Then, the law may design a procedure of electing a representative or a congressman from their group by means of electing at large from them their own representatives.
Thus, we see clearly the Congress can create a legislative district outside the Philippine territory.
Of course, the law may provide for the abolition or dissolution of that sector or group or partylist group when the number of voters no longer reaches the minimum for one congressional district classified as a sector or a group or a partylist.
Another Constitutional way of creating a congressional district outside the Philippine territory is by invoking the “unless otherwise fixed by law” clause in sub-paragraph 1 of Section 5 of Article VI of the Constitution.
The exception phrase applies not only to the number of total representatives, 250, that may be changed. This exception clause can also apply to all other provisions that the Congress may want to change by means of a law.
And if it can apply to any provision of Section 5, then the Congress can fix a congressional district even without the land territory that should be compact, contiguous and adjacent.
Supporting this legal argument is another clause that says, “as far as practicable.” This means that if it is not practicable to have a land territory, then the Congress is authorized by the Constitution to create a congressional district outside the Philippines.
Reasons for necessity of congressional districts outside PHL
The first justification is that all—not only the Filipino voters inside the country—have the right of suffrage, or the right to vote and be voted upon.
If that is so, it a discrimination of a class of Filipinos to deprive them of the right to vote for their congressmen other than partylist congressmen when they are also Filipinos.
There is no valid justification to look down on the Filipinos outside the country just because of their geographical locations outside the country. There is no law says that a voter becomes an inch-less of a voter if he or she is outside the country or outside of his or her congressional district when he or she were at home.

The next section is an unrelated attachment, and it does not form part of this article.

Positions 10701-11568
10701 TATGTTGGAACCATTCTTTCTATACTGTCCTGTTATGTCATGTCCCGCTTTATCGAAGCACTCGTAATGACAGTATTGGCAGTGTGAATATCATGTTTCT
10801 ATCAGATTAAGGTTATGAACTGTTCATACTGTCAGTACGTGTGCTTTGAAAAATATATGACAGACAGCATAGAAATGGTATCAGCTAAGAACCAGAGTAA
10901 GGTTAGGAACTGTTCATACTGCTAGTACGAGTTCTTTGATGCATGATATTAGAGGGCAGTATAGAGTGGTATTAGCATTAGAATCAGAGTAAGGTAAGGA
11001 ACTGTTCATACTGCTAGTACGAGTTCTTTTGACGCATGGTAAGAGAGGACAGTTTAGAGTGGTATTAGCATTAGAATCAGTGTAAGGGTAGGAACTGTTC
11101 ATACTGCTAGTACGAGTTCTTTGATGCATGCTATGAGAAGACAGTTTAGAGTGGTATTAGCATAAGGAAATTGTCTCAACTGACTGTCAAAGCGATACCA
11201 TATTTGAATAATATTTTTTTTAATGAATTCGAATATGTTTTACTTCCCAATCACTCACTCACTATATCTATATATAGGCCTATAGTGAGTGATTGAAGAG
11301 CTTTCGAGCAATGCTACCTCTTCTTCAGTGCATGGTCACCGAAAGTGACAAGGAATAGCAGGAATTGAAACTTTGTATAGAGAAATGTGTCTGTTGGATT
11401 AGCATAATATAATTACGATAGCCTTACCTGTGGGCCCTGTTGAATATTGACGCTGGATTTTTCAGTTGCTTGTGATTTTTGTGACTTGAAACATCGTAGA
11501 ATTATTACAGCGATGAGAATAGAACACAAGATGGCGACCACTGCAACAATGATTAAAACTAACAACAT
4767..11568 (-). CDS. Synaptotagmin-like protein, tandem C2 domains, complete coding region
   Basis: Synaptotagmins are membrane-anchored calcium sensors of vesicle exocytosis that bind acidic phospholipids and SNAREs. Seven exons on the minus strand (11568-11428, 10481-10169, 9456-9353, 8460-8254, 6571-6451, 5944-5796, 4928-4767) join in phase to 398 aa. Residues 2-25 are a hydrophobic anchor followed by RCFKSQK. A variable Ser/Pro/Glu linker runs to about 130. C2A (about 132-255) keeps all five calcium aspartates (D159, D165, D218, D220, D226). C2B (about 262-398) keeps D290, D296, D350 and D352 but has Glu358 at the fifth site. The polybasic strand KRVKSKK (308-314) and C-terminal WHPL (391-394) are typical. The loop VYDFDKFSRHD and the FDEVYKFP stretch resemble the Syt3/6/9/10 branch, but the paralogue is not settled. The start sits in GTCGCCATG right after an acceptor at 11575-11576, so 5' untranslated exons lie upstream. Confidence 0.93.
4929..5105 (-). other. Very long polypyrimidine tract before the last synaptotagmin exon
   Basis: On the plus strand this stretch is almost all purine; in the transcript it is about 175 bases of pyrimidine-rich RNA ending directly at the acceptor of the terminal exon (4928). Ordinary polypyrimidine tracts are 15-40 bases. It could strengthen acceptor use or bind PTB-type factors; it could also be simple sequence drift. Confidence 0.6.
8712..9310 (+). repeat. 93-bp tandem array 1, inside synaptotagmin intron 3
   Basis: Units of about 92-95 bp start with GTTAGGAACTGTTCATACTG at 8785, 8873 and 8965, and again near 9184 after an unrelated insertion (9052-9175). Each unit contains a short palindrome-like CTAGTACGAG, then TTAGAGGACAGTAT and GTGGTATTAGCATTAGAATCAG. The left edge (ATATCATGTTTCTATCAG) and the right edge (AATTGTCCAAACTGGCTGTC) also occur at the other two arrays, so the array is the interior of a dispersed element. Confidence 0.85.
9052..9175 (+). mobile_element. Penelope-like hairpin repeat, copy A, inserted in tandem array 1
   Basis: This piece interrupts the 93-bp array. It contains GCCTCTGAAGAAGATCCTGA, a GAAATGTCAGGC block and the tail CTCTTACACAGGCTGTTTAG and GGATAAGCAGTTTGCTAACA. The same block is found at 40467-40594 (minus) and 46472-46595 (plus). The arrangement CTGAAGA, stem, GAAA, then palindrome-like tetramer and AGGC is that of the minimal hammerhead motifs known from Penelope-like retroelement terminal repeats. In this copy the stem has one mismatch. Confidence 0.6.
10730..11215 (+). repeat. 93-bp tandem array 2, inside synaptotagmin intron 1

This is so because the laws that the Congress makes affect the overseas Filipinos as much as or as the same as Filipinos in the home front.
Further, In the old times, these overseas Filipinos (OFs) were handicapped by the reality of physical impossibility to go home and vote. But with the internet voting that is now being pushed by the Commission on Elections to be done in the 2013 election, there is no more impossibility standing in the way in so far as the physical capability of all voters to vote.
Also, it is a persona non grata of the Filipinos at home to outcast their OFs or OFWs who have been toiling out there just so the relatives back home can eat and live a good life.
It is also a big ingrate for the country to deny rights of suffrage from the people it calls “living heroes” who are keeping the dollar strength of the State.
Since it is unreasonable or revolting to conscience to deprive the OFs of the right to vote for their congressional district and sectoral or partylist or organization representatives, they must now be allowed to have their own district outside the country and would still be allowed to vote for the partylist of their choice.
Further, by creating a sectoral congressional district outside PHL, it ensures against “pseudo” congressmen like Mikey Arroyo circumventing around the law to become a representative of tricycle drivers and security guards, one of whom he even failed to protect against a fellow congressman, who is from Lanao del Sur.
It assures that persons who truly are from their sectors are elected.
As long as other qualifications that one must be at least 25 years old and a natural-born citizen, there is no reason to deny a representative each from the Sector Congressional Districts of California Filipinos, Jeddah Filipinos, Hong Kong Filipinos, UK Filipinos and others.